CD+DVD Reviews

Miles Davis Quintet – Live in Europe 1969: The Bootleg Series Vol. 2 – Columbia/Legacy (3 CDs & 1 DVD)

A “lost” quintet lost no more.

Published on February 20, 2013

Miles Davis Quintet – Live in Europe 1969: The Bootleg Series Vol. 2 – Columbia/Legacy (3 CDs & 1 DVD) 88725418532, CD 1: 64:41, CD 2: 64:11, CD 3: 48:49; DVD: (color, 4:3, PCM 2.0) 45:33 ****1/2:

(Miles Davis – trumpet; Wayne Shorter – tenor and soprano saxophones; Chick Corea – electric piano, piano; Dave Holland – bass; Jack DeJohnette – drums)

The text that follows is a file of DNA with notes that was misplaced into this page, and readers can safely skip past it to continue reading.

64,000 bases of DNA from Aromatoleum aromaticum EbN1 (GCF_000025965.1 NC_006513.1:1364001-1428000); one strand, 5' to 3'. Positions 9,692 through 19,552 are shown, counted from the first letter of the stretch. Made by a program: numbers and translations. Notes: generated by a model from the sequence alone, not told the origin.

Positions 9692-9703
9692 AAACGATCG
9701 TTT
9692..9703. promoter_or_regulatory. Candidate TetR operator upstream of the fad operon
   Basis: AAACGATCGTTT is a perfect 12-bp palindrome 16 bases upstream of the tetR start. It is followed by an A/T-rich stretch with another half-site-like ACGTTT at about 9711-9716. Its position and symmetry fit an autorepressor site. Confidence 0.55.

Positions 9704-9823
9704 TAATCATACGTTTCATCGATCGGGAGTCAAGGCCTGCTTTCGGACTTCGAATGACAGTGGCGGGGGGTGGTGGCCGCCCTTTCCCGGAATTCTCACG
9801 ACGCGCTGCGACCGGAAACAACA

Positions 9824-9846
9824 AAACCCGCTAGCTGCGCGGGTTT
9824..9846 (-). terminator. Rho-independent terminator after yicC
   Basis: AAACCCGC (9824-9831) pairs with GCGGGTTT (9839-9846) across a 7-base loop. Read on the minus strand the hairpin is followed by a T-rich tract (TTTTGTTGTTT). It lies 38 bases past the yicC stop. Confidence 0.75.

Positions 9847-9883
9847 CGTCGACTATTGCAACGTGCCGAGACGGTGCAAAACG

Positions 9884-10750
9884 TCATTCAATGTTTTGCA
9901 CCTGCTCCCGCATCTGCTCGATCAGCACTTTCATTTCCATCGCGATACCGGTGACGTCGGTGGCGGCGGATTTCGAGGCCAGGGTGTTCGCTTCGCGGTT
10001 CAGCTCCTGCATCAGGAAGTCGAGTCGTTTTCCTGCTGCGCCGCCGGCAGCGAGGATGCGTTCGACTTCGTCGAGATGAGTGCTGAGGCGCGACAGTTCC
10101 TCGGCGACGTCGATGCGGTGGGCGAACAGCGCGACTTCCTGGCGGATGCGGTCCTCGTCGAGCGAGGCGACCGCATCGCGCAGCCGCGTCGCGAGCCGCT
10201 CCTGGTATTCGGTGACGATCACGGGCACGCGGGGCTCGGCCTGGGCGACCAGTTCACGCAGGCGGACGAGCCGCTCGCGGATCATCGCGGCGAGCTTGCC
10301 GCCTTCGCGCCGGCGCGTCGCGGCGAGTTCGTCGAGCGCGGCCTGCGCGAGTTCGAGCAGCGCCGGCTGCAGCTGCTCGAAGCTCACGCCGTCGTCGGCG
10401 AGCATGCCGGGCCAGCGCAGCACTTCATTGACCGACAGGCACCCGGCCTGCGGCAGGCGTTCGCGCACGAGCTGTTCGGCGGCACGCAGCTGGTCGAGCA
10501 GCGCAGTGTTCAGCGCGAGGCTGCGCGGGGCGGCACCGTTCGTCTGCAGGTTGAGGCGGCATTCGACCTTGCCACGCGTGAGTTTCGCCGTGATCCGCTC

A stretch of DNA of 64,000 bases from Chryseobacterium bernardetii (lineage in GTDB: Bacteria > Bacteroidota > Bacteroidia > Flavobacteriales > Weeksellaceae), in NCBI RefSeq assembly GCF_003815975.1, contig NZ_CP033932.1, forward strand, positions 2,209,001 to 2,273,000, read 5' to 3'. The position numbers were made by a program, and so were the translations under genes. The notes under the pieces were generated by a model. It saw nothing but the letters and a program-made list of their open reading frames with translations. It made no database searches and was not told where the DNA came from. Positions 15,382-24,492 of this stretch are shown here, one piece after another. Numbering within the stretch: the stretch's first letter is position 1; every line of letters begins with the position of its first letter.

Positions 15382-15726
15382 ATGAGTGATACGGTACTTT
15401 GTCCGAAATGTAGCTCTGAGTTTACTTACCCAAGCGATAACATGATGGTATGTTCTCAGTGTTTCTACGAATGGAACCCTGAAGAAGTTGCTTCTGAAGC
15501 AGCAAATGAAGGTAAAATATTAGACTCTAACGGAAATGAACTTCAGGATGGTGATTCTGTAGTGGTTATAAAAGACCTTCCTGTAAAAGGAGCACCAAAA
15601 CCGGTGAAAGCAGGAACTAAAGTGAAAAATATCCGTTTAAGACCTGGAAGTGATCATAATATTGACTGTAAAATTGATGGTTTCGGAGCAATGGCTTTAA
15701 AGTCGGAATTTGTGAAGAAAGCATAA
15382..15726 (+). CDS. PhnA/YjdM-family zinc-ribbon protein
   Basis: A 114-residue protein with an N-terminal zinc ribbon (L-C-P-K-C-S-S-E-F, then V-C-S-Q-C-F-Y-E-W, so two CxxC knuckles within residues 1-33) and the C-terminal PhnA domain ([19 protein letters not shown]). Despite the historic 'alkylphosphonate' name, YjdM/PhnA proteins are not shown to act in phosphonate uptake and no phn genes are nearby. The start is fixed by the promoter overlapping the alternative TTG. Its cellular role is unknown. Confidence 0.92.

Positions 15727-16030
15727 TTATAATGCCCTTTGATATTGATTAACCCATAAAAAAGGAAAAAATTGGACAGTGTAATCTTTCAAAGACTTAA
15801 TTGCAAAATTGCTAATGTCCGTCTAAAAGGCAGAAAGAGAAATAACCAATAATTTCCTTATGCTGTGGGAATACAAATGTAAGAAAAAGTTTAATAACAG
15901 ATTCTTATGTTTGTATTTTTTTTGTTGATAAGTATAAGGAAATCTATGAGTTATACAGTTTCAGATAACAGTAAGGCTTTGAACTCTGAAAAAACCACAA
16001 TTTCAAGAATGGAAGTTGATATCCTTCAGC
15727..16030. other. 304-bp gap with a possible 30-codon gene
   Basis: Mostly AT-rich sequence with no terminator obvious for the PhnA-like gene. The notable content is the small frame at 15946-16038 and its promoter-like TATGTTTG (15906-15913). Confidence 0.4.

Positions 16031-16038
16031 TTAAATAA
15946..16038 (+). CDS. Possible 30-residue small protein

Miles Davis’ discography is deep, and there are many treasures to be discovered. Some material is only now coming out, such as the music created by Davis’ third quintet, known as the so-called lost band or lost quintet, with Davis on trumpet, Wayne Shorter on tenor and soprano saxes, Chick Corea on electric and acoustic piano, Dave Holland on bass, and Jack DeJohnette on drums. This group had no official recordings during its brief tenure, 1969-1970, although members participated on Davis’ album Bitches Brew (1970). Up to now, no authorized releases existed and Davis enthusiasts had to deal with illicit bootlegs with questionable credits and audio conditions, although some music by this quintet was included on the compilation Bitches Brew Live (2011). This 3-CD/1 DVD boxed set, Live in Europe 1969: The Bootleg Series Vol. 2, is an important find: here we have four nearly complete European concerts from July and November, 1969. The audio and video have been remastered from the best available sources: Columbia Records’ Legacy imprint secured material from European broadcast centers. Thus the audio and video are superior to bootlegs which still circulate.